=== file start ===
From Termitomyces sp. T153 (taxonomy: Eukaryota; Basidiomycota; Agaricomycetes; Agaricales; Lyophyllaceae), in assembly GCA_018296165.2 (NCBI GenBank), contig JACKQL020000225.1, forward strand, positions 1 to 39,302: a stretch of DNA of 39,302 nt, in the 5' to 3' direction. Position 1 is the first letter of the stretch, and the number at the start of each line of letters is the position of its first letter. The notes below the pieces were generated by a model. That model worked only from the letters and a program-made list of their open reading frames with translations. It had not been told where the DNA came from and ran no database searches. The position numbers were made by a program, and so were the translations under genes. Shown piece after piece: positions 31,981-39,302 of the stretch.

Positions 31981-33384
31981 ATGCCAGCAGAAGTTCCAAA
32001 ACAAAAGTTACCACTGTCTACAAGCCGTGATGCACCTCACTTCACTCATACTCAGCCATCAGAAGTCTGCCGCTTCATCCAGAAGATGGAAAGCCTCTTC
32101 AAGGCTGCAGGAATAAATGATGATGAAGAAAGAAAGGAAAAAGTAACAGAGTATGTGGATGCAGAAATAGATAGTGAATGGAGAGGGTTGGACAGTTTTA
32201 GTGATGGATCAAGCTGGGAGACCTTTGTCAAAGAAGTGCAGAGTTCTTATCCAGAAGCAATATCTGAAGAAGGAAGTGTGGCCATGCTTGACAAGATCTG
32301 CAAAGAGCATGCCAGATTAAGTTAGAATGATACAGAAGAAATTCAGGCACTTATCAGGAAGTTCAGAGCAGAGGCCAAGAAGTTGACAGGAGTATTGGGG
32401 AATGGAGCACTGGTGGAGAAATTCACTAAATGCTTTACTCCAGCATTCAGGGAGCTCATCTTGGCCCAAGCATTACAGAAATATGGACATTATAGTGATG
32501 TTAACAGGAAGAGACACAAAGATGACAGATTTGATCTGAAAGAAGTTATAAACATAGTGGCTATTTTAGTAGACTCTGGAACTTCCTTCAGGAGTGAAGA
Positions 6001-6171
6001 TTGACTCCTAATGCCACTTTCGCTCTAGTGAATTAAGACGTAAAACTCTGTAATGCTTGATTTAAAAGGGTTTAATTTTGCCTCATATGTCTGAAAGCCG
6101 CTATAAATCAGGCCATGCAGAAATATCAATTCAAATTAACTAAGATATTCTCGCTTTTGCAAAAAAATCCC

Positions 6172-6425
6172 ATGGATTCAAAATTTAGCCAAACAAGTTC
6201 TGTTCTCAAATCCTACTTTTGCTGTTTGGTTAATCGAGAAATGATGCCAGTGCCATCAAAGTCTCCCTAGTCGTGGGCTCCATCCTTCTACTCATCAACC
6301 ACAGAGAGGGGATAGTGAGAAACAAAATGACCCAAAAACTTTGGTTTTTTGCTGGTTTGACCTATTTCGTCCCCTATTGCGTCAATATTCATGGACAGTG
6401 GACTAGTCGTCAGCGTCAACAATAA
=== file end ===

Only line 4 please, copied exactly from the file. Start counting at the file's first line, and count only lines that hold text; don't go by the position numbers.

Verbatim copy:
32001 ACAAAAGTTACCACTGTCTACAAGCCGTGATGCACCTCACTTCACTCATACTCAGCCATCAGAAGTCTGCCGCTTCATCCAGAAGATGGAAAGCCTCTTC